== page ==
About the book (from jacket flap):
This is the story of a journey through Siam, how Thailand, and it tells how Major and Mrs Blake travelled into the furthest corners of this exotic country in their search for the magic and colour of the East.
They were unaware of what lay before them and had no knowledge of the language, but undaunted they took their car to Thailand and set out on their travels over roads that were often jungle tracks.
Here is a record of what they saw during the thousands of miles they travelled; the vivid colours of the East; the people; the temples; the royal palaces; the strange sports; the river caravans; snakes, elephants, and the savagery of the jungle; all these have a place in the story of their amazing journey.
About the author (from Wikipedia):
Major Wilfred Theodore Blake (1894 – 1968) was a pioneer aviator, travel writer and traveller. He served with the Oxfordshire and Buckinghamshire Light Infantry.
It was Blake who led the first attempt to fly round the world in 1922. The pilot for this mission was Norman Macmillan. The aircraft used were to include a de Havilland DH.9 bought from the Royal Air Force for the London to Calcutta stage, a Fairey IIIC floatplane for the Calcutta to Vancouver stage, again the DH.9 for the Vancouver to Montreal stage, and a Felixstowe F.3 flying boat for the trans-Atlantic stage. Blake’s ambitious round-the-world trip was cancelled after the second stage of the flight came to grief in the waters of the Bay of Bengal. Macmillan would subsequently write of the attempt in his 1937 book, “Freelance Pilot”.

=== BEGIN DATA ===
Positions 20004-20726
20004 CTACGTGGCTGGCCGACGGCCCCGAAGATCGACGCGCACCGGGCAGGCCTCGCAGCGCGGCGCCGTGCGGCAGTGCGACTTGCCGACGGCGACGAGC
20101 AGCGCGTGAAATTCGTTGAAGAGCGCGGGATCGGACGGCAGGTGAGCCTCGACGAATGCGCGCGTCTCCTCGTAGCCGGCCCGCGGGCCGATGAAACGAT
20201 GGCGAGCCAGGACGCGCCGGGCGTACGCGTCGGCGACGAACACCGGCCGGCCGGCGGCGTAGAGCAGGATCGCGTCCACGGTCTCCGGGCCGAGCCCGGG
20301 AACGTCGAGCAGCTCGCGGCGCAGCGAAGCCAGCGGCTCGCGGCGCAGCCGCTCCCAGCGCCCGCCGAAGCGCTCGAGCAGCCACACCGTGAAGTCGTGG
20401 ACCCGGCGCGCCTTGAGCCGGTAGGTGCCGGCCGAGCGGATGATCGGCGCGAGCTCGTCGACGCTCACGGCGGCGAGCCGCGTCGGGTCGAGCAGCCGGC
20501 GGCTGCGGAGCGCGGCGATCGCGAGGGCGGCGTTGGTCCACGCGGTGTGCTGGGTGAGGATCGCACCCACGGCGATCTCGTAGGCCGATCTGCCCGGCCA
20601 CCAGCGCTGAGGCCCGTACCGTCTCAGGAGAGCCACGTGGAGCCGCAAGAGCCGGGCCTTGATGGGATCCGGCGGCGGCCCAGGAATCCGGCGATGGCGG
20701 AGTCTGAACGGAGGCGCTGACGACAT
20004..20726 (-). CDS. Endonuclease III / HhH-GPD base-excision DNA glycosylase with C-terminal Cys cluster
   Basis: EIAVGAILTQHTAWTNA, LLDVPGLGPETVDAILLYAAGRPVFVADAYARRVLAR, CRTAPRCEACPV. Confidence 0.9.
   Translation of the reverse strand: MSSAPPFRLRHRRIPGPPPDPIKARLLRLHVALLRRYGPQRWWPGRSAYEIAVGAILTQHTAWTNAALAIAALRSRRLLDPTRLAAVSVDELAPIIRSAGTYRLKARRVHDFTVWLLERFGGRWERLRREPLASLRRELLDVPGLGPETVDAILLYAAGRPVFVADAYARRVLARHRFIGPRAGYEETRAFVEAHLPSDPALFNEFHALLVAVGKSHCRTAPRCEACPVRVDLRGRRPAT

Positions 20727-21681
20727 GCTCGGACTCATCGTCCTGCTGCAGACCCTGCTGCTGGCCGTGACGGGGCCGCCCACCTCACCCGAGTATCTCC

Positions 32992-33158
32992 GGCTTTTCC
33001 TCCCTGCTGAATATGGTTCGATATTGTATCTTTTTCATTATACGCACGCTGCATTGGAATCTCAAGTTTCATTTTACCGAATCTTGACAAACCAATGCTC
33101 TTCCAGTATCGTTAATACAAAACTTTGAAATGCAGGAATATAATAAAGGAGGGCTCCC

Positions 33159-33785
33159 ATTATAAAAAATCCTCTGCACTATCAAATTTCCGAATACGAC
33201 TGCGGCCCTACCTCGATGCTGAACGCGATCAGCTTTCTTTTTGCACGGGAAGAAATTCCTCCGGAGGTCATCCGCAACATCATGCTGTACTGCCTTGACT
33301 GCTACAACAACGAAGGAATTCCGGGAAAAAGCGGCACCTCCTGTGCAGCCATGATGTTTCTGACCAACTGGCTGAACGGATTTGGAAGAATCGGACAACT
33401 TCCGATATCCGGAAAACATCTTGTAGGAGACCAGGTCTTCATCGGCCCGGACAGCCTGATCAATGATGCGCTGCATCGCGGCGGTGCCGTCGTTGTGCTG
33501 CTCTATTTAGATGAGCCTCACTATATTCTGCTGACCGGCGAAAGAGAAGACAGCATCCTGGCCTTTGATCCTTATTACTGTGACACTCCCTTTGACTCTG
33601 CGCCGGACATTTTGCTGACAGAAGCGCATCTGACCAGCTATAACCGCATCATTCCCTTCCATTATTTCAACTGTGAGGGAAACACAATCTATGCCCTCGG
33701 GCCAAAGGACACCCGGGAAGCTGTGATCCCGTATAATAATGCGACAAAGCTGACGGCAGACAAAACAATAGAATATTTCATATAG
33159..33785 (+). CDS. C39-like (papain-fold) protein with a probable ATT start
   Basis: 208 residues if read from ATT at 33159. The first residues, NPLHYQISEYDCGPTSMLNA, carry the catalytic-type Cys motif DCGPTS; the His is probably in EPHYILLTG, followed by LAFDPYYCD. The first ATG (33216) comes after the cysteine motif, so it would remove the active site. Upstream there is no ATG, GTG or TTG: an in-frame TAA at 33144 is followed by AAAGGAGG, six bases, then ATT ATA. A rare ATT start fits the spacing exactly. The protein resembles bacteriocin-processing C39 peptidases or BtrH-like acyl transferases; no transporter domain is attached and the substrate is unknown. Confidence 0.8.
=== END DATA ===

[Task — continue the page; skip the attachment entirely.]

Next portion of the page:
In 1951 he drove his Standard Vanguard motor car on a record journey around South America from La Paz to Rio de Janeiro taking in Peru, Chile, Argentina and Paraguay along the way.
In 1959 he and his wife drove around the Central African Federation, again in a Standard Vanguard, at the invitation of the Federation Government, meeting both Roy Welensky and Edgar Whitehead, the Prime Ministers of the Federation and Southern Rhodesia respectively. Welensky impressed him greatly, Whitehead less so. Blake had visited many of the places he now saw twenty five years before and marvelled at the great changes wrought to the country. He produced a readable, if uncritical, book of his journey Rhodesia and Nyasaland Journey published in 1960. Now rather dated it is nevertheless a useful social history of the period – he several times notes how many ex-RAF men there were in Southern Rhodesia and their likely influence on its politics.
There is a bench in his memory at St Columb Major Parish Church, Cornwall. He lived in St Columb in the latter part of his life and died there in 1968.